The rate of accepted psychosocial referrals among intervention participants was low, although not surprising at 28.6%. It is possible that participants with HD felt that they had gained sufficient support via the targeted distress discussion and education with the nurse. However, previous research indicates that interventions designed to screen individuals with cancer for high levels of CRD have generated similarly low uptake of psychosocial referrals [5, 6], and rural cancer survivors reluctance to seek supportive care has been well established [8, 9, 33, 34]. Still, this low psychosocial referral uptake among survivors experiencing high levels of CRD is concerning. More work is needed to find ways to connect rural survivors with appropriate post-treatment psychosocial intervention; the risk of not connecting rural survivors with support is too high. Individuals with cancer have a fourfold increase in risk of suicide compared to the general U.S. population, with White males, and those with HNC, and cancers of the lung, testes, bladder, and Hodgkin’s lymphoma all increasing one’s risk [35]. The risk is further compounded for U.S. rural residents, who have significantly higher suicide rate than their urban counterparts [36].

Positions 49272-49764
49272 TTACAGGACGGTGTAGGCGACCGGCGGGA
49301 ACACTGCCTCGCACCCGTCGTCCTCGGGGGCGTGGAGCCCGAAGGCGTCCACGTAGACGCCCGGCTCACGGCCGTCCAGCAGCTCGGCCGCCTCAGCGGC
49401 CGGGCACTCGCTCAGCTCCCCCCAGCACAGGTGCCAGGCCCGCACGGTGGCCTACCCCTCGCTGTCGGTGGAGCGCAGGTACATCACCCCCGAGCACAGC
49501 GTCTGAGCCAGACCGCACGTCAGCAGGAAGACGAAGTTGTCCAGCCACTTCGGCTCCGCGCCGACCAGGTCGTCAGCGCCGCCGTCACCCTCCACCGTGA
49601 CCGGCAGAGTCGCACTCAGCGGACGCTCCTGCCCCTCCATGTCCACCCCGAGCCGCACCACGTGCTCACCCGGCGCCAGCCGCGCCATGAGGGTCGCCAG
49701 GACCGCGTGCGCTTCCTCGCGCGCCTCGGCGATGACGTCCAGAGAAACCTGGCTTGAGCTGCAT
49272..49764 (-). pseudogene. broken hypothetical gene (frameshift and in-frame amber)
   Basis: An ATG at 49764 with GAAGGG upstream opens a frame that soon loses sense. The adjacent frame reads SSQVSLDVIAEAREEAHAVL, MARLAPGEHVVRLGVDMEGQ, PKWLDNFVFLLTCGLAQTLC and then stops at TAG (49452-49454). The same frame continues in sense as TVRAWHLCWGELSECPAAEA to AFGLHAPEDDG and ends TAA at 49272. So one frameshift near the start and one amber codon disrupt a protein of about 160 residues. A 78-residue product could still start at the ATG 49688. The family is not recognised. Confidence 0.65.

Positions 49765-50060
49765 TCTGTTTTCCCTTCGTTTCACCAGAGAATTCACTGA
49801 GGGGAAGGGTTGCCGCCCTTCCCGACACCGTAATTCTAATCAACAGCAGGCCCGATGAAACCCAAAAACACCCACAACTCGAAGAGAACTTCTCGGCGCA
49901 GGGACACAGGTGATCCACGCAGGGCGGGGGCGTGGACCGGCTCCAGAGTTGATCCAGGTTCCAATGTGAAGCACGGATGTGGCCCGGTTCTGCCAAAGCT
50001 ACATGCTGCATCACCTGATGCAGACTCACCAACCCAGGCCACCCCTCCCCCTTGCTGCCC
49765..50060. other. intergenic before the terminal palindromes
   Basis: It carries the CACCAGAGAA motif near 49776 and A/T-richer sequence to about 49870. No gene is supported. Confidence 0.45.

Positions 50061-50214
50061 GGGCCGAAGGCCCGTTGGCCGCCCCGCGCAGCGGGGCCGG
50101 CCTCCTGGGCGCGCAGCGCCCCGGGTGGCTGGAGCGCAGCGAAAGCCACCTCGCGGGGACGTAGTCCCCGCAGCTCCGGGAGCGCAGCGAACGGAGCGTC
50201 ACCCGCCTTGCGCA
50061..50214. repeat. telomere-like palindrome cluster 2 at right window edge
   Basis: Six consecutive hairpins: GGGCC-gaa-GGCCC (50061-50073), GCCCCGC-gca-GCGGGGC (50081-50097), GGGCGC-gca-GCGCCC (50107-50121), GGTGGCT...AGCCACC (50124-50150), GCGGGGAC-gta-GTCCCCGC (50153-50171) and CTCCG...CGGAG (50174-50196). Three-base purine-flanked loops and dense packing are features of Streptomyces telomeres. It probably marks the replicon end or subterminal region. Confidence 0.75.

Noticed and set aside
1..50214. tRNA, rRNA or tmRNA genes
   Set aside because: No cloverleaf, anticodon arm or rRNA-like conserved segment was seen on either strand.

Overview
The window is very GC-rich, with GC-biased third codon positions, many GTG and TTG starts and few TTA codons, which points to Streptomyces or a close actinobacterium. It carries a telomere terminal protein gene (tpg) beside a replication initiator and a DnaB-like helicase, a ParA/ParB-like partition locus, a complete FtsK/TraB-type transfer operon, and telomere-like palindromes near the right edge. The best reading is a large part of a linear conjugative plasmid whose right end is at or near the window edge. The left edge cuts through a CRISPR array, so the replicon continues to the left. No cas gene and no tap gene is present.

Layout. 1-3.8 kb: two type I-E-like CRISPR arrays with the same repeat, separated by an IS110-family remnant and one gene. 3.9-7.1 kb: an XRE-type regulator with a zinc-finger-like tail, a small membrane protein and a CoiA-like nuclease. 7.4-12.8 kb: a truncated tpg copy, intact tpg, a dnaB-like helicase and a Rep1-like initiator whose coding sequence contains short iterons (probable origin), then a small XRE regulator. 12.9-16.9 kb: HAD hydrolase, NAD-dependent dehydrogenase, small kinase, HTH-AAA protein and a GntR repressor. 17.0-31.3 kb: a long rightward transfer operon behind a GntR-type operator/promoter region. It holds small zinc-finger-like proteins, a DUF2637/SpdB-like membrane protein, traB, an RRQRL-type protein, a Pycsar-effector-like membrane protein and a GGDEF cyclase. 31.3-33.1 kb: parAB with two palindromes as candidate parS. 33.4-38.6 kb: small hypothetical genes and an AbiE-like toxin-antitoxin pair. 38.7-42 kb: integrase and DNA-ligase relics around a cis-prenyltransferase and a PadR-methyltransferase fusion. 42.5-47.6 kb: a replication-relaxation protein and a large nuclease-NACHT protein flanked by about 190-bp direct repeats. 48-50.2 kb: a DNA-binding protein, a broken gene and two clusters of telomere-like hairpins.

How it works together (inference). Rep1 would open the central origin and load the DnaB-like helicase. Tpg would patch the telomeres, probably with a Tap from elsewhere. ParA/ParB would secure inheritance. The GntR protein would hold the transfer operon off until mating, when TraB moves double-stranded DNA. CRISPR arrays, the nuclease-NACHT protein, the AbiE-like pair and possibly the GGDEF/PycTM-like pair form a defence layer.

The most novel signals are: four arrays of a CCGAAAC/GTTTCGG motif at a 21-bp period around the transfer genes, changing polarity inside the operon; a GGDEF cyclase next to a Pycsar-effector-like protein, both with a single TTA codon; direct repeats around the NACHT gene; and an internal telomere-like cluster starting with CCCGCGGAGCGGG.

Connecting survivors with appropriate post-treatment care psychosocial care must involve understanding reasons for referral refusal. Rural survivors experiencing high distress may decline post-treatment supportive for a variety of reasons, the most widely researched being distance to care [8,9,10]. Given our rural demographic, we also believe an important component of refusal was also related to stigma, which has been found to more prevalent among those from U.S. rural communities [37, 38]. The stigma associated with seeking psychosocial help is the view that a person who seeks treatment is less socially acceptable [39]. Prior research has consistently shown that stigma is associated with more negative attitudes toward and lower intentions to seek help for psychosocial concerns [40,41,42]. As such, future research could directly examine the effects of stigma on survivors’ acceptance of psychosocial care as well as potential ways to reduce it.